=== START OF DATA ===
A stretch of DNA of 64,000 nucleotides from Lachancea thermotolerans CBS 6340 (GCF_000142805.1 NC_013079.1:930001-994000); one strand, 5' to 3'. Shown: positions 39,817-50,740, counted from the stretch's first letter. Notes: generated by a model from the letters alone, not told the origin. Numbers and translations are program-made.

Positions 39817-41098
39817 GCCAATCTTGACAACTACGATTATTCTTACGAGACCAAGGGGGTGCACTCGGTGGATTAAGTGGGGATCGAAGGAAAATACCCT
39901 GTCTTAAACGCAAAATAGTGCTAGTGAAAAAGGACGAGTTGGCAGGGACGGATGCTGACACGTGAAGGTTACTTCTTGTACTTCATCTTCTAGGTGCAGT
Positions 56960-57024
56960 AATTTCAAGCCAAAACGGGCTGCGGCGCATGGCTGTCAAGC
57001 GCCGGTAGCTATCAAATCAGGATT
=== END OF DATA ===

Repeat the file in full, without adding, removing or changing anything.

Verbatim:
A stretch of DNA of 64,000 nucleotides from Lachancea thermotolerans CBS 6340 (GCF_000142805.1 NC_013079.1:930001-994000); one strand, 5' to 3'. Shown: positions 39,817-50,740, counted from the stretch's first letter. Notes: generated by a model from the letters alone, not told the origin. Numbers and translations are program-made.

Positions 39817-41098
39817 GCCAATCTTGACAACTACGATTATTCTTACGAGACCAAGGGGGTGCACTCGGTGGATTAAGTGGGGATCGAAGGAAAATACCCT
39901 GTCTTAAACGCAAAATAGTGCTAGTGAAAAAGGACGAGTTGGCAGGGACGGATGCTGACACGTGAAGGTTACTTCTTGTACTTCATCTTCTAGGTGCAGT
Positions 56960-57024
56960 AATTTCAAGCCAAAACGGGCTGCGGCGCATGGCTGTCAAGC
57001 GCCGGTAGCTATCAAATCAGGATT